RAFKIN: The mounding debris is like a tinderbox, ready to explode in fire season, he says, and the clean-smelling camphor that floats off the trees is actually toxic to native plants

MOLYNEUX: For me, they somehow rather evoke the spirit of California.

RAFKIN: But artist Judy Molyneux, a strong supporter of the eucalyptus, has as much affection for the tree as Riviere has antipathy. She’s lived in the area over 30 years and was taken by the trees immediately when she moved to town.

MOLYNEUX: The way they moved in the wind, the sounds that the made, the way the light reflected and bounced off of them, their majesty. I have a love affair going with eucalyptus trees.

RAFKIN: Molyneux is part of a vocal contingent that has all but stopped eucalyptus cutting in Bolinas. There have been numerous boisterous meetings and the county recently got involved. Officials have already cited tree cutter Riviere for cutting without pulling a $1400 permit. But Molyneux says the support for eucalyptus trees is more than nostalgia. She cites the monarch butterflies as an important reason to keep the growth. The colorful monarchs sometimes over- winter in Bolinas. Studies are currently being done to see just how many monarchs use the groves. But while the jury is still out on whether the monarchs need the trees, the eucalyptus clearly have a negative effect on other natives.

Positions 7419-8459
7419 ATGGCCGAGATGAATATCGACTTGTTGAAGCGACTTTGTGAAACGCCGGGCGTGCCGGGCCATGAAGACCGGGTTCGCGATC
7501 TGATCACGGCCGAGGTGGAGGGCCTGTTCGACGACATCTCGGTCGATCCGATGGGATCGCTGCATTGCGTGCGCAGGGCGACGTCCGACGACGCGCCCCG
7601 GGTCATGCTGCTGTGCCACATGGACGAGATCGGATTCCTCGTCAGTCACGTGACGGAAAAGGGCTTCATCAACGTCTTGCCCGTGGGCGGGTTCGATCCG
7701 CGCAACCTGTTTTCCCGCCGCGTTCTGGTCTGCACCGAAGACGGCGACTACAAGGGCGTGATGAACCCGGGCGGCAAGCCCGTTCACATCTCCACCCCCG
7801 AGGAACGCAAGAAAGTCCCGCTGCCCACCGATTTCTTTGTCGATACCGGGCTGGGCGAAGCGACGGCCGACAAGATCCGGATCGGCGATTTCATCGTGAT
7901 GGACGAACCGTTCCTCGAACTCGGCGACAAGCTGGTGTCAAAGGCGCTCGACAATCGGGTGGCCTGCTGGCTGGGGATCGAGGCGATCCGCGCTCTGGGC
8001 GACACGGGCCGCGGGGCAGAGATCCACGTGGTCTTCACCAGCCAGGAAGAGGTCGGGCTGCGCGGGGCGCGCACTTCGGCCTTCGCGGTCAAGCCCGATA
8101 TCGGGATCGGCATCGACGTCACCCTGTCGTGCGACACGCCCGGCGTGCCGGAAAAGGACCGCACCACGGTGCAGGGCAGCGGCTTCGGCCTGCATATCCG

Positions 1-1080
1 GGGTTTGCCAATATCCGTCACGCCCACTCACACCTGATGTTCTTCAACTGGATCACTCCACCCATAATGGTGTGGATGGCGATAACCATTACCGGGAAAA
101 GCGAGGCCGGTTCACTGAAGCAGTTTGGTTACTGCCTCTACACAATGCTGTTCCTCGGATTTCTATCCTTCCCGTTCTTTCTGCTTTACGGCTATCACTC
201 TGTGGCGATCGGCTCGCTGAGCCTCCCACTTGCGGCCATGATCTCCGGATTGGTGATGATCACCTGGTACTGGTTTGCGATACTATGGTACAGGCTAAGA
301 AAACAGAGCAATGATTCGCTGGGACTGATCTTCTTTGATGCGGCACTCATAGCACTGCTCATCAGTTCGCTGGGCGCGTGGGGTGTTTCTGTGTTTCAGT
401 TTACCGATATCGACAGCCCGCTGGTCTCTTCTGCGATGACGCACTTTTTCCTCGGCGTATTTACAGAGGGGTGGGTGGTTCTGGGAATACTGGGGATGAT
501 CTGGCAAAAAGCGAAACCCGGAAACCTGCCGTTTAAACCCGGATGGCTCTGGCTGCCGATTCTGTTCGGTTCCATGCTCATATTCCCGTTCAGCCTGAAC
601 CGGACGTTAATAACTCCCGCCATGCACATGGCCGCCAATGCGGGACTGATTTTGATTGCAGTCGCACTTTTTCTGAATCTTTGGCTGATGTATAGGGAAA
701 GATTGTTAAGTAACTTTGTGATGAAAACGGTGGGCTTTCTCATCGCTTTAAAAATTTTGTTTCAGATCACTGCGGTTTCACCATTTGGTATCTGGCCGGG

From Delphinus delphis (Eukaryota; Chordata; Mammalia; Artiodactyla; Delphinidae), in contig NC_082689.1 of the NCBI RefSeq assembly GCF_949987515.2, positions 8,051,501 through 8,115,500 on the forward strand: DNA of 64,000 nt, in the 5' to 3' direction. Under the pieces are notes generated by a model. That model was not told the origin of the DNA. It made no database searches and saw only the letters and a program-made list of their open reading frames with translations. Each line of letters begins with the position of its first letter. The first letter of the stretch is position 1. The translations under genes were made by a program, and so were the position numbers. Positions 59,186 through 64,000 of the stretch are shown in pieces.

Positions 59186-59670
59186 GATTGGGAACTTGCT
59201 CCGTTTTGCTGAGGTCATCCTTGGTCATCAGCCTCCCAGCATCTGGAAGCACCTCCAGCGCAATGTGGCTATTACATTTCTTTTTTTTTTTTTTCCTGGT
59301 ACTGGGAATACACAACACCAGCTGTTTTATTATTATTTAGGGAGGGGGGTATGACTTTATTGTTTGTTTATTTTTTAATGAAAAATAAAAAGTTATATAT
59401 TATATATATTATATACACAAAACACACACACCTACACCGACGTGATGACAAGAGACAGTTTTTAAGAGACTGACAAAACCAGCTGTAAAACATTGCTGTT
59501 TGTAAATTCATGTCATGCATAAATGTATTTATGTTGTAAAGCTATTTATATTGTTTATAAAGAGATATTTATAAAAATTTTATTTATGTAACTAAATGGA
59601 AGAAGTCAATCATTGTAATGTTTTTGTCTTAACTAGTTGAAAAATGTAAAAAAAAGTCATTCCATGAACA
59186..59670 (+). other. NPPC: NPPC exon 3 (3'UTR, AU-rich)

[SOUND OF WALKING]

GEUPAL: Just poison oak and the little blackberries are the only species that really can handle the soils under eucalyptus. So again, the diversity here has gotten real poor. There’s no structural diversity, and birds can’t nest in it.

RAFKIN: Jeff Geupal is the scientist in charge of the Point Reyes Bird Observatory located just out of town. At nearby Jack’s Creek he points to a spot where the eucs have taken over the native bush. The creek-bed walls are denuded and caving in. Mud and tangled tree roots are all that show. Geupal says the trees have greatly upset the diversity of songbirds. Unlike their long-beaked cousins in Australia, California birds have short beaks. That means when they forage for insects in the eucalyptus, their beaks get blocked with the eucs’ gummy sap.

GEUPAL: This should be covered with yellow warblers and yellow throats. Even some of the shore birds might come up here because we’re so close to the ocean. When the tides are high they would use they would use the riparian. Again, this creek is more or less dead.

RAFKIN: Bolinas residents on both sides of the euc debate agree that emotions may have overrun the discussion.

[SOUND OF DOOR OPENING]